There are several aspects to allowing FDI in multi-brand retail. Despite a marathon discussion on the impact of FDI in retail in the Parliament, none of the MPs said a word about how the move would affect the Dalits and tribals. The fact that most of the Dalit and tribal MPs have scant knowledge of economics could be the reason why they could not raise their voice in the House. In 1991, when the new economic policy was declared, it was thought that the existing trades and occupations, which are caste based, will disintegrate giving way to a free economy where caste and class wouldnâ€™t be seen as barriers for people wanting to flourish.
Although people from upper castes could avail the opportunities to do well in trades traditionally held by Dalits and backward classes, the opposite, unfortunately, didnâ€™t quite happen. So far the development of Dalits and tribals go, they stand to lose from privatisation and globalisation. The upper caste people, however, have considerably gained from privatisation and globalisation and goes without saying, will benefit from FDI in multi-brand retail now.
Several new opportunities have opened up as a result of privatisation and liberalisation, while Dalits and tribals have hardly gained anything from the burgeoning telecom, I.T., retail revolution, electronic media and the service sector. Can anybody give proof whether a single Dalit or adivasi has a share in any of these sectors? What does anyone say about their share in these areas when reservation appears to be on its way out?
In almost all government departments, employees and officers are retiring but no further recruitments are being made. In view of the increasing number of educated people among Dalits and tribals there should have been more recruitments in the government sectorâ€”one of the reasons why their progress has shown a dip. This situation can be understood better by an example of the situation in the Income Tax Department. While in 1997 there were about 62,000 employees and officers against the total number of tax payers of around 1.25 crore, at present when the total number of tax payers is more than 4 crore, the number of employees and officers in the department has gone down to around 45,000.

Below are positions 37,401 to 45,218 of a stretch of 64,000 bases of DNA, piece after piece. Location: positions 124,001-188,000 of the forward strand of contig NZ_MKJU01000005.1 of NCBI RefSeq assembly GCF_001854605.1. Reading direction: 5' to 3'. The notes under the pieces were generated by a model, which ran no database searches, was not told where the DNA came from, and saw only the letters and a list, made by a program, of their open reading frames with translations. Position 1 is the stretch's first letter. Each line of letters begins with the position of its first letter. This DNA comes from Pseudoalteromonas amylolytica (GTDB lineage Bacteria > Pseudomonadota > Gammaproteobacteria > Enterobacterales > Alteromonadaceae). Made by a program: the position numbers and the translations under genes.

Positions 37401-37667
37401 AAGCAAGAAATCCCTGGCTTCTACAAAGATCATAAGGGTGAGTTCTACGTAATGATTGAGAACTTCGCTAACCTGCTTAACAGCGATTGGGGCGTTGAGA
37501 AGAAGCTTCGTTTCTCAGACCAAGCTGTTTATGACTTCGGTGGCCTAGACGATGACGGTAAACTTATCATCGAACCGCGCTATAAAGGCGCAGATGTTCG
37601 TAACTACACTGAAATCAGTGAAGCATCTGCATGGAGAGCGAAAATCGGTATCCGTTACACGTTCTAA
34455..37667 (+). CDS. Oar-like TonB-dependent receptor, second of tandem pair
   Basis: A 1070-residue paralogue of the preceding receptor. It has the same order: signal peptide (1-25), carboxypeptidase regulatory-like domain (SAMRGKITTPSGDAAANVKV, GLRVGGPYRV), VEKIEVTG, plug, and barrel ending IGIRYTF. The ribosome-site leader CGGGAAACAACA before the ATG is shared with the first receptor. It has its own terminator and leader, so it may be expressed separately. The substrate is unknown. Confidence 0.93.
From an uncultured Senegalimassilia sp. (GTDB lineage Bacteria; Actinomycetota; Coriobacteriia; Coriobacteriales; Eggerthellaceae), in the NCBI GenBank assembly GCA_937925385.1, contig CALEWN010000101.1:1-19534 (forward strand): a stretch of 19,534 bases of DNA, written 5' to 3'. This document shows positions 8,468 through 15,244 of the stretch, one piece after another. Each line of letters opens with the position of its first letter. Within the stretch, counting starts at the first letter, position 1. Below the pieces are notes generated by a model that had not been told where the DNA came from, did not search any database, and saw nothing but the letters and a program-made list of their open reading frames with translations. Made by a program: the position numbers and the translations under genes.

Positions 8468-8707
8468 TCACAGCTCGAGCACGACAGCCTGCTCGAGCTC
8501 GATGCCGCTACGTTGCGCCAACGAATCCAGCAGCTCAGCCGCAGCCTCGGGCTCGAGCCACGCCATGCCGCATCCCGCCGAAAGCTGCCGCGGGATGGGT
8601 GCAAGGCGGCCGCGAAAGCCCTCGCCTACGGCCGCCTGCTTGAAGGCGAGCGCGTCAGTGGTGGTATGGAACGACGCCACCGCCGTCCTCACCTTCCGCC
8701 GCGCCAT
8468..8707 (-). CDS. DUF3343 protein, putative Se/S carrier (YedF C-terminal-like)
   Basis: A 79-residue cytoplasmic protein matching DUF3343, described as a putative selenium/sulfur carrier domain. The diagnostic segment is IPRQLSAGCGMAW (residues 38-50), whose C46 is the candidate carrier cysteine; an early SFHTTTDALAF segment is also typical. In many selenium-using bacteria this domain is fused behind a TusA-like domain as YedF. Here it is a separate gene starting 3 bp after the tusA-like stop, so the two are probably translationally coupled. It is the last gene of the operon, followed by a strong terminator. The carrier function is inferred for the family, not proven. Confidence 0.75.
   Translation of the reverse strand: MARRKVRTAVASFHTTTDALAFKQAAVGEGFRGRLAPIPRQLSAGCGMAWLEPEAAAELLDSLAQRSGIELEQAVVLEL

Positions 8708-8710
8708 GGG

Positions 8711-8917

It is not that workload in the Income Tax Department has not increased, rather it has increased manifold, but it has been outsourced as a result of which both money and employment opportunities have gone into the hands of businessmen and the backward classes have suffered a setback. So far as Dalits and tribals are concerned, it can be said that privatisation and liberalisation are not in their interest. In Delhi, at Mohammadpur village, which is just behind the Bhikaji Cama Place, a survey of six salons was done and it emerged that the proprietors of all the six salons belonged to the upper castes. At one point of time, this profession was in the hands of barbers, but it has now gone into the hands of upper caste. Similarly, shoe manufacturing was traditionally a Dalit profession, but now big corporates are engaged in the business, thus displacing the Dalits. Similarly, washing clothes and dry cleaning, traditionally a Dalit job is now in the hands of upper caste people. All this has happened because of privatisation and globalisation. Management of all temples in the country lies in the hands of Brahmins. There are lakhs of temples in the country and crores of people depend upon the revenue generated by these temples. Accordingly in a free economy, Dalits and backward classes should also have got opportunities in this upper caste occupation. The approximate value of the Padmanabha Temple in Kerala is about Rs. 1 lakh crore, which lies exclusively with the Brahmins.